Posts from 2015-09-25

Winemaking V: Aging

Breeding is a long and delicate process intended to give a different character to a wine that is already developed. The starting point is a perfect wine for consumption act, but with the possibility of seeing their qualities improved by aging.

The aging process takes place in two stages: oxidative yreductora. The first takes place in the wooden cask, where small amounts of oxygen penetrating the container naturally by modifying the chemical structure of many of the components of the wine. The second is performed inside the bottle. It does not penetrate virtually oxygen, except for small amounts of gases that are filtered through the cells of the cork, so wine elements react with each other in their absence.

First phase of aging: the importance of wood. During the first phase of aging, wood and wine form a stable and practically indivisible society. The wood gives the wine its tannins and aromatic own values, which are slowly merging with the tannins of the wine. However, it is necessary to find a balance between both partners: if the wine remained long in the barrel, the harsh tannins of the wood would eventually defeat the original aromas of the wine.

According to experts, the most suitable wood is American or French oak, although other woods like chestnut, rauli or pitch pine are also used. The most widely used is the bordalesa barrel with a capacity of 225 liters.

All barrels filled and closed are placed in a row over others in a space excavated or semiexcavado preferably on the ground and remain there for about six months. The temperature of this place should be low and range about 5 ° between summer and winter. The relative humidity should be around 75%. These weather conditions favor a process of slow and homogeneous microoxidación, while reducing shrinkage, ie, loss of liquid by evaporation.

After the first six months, the wine is decanted into another barrel in order to separate the clean wine residues located at the bottom, and seek a degree of aeration and respite for wine.

This phase lasts for several months, until the wine acquires the desired point. At the end of this stage, both the aromas and flavors of wine are mixed. To achieve a unification of qualities, the wine cask is blended with other wines of the same vintage. Then it proceeds to a gentle clarification of wine, filter and bottled.


Aging the wine in the cellar using oak barrels

Second phase of aging: aging in bottle. With the transfer of wine bottles begins the second phase of the aging process: the reducing (without oxygen).

A full and well covered time, the bottles are placed in racks located in caves or drafts. It is perfectly insulated underground or ships which are characterized by the absence of air and sudden temperature changes and by a relative humidity above 70%. There they will remain flat forming rhymes so that the wine is in permanent contact with the cork, moistening and producing a seal.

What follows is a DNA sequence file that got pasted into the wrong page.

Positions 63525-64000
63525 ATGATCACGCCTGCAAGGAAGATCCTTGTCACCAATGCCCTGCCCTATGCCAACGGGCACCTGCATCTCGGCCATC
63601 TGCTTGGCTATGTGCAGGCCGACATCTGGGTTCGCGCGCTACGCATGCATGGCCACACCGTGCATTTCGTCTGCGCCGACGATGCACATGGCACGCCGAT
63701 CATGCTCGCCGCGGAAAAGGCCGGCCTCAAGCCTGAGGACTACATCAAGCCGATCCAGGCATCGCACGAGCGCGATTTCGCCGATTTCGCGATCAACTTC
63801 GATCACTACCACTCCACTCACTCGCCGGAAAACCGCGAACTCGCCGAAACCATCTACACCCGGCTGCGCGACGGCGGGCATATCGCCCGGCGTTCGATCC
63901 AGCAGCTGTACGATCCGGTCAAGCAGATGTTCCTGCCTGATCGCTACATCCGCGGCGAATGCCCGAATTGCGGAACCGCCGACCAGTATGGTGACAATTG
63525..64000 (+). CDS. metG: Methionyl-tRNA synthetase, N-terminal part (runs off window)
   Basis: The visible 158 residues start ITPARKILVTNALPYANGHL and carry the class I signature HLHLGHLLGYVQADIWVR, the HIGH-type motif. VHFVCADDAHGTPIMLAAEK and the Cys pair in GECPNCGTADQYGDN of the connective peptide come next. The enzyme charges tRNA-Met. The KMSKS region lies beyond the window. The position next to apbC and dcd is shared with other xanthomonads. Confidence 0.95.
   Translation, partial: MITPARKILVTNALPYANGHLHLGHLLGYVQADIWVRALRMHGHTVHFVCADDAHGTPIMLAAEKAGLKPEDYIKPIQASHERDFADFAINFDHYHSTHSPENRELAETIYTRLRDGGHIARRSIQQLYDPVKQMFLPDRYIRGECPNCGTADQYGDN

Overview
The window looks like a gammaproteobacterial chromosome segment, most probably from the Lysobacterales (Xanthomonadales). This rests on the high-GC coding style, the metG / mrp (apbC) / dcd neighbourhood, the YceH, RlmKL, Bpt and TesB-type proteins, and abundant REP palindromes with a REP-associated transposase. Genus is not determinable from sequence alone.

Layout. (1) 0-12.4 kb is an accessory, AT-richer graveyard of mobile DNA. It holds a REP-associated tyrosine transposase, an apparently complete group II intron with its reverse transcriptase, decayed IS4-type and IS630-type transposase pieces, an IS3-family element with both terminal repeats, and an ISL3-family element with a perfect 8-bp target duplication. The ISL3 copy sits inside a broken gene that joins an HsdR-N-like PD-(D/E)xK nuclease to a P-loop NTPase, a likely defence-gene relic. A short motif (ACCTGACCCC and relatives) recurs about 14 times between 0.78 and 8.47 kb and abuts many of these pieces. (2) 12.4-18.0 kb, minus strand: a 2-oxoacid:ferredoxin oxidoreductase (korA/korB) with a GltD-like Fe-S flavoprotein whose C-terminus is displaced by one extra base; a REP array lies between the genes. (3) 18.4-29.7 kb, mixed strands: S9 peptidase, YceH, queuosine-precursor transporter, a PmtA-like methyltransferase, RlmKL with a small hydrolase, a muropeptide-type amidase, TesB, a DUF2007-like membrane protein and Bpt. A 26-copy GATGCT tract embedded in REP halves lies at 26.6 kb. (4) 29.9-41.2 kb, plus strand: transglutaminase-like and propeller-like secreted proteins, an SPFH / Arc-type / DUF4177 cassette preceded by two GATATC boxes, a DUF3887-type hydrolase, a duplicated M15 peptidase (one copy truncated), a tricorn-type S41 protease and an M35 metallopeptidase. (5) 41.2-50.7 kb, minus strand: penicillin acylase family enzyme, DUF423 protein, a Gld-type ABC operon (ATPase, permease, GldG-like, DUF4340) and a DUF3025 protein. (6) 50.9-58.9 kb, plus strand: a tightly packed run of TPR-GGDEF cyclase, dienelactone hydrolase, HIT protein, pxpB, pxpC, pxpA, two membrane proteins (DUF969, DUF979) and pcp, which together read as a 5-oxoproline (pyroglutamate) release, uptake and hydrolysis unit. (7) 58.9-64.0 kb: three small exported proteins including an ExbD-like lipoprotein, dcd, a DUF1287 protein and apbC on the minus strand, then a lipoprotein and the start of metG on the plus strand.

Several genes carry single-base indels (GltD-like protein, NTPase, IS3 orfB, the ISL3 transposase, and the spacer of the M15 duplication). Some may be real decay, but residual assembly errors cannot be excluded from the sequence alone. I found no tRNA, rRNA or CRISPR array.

The wine that has evolved successfully during oxidative phase, the bottle is refined and rounded, enriching their scent hand of existing substances in the reducing atmosphere (without oxygen) of the bottle. Thus acquires a greater complexity and elegance and the proof is that the bottle aging of great wines can be extended for many years.

When deciding who finished the bottle stage, it is considered the finished wine. Then it is removed from the drafts, cleaned of accumulated dust bottle, is placed the corresponding labels and the capsule and is ready for market.

botellas reposando

Aging bottled wine in the cellar

Classification of wines. Specifically, the still wines are descriptive names depending on the duration of aging that have undergone wood or bottle, as set by each appellation of origin, and taking into account that the Spanish Law has harmonized these to ensure a same minimum standards in any appellation.

So the following descriptive names are defined:

Young Wine: Also known as Wine of the Year, is one that is prepared for immediate sale on the market. It has not happened so at any time by the aging process in barrels or, at most, less than the legally established time for Crianza wines.

Crianza: Red wine must have passed an aging process of two years, with a minimum of six months in wood (some regions like Rioja insist twelve best six) and should be put on sale in its third year. As the pink and white wines must remain 18 months in the cellar, of which six months must be at least in wooden barrels. Its marketing is done in its second year.

Reserva: The Red duty three years in the cellar, of which at least one must do it in barrels. It is marketed in its fourth year. The white and rose wines should be 18 months in the cellar, six months in wood, and offered for sale in its third year.

Gran Reserva: Only reach this stage of aging which are considered the best vintages. The red must have spent at least five years in the cellar of the year and a half which is in wooden barrels and the rest in bottle. They must be traded in its sixth year. Pink and white wines remain in the cellar for four years and at least six months in barrels. It is also marketed in its sixth year

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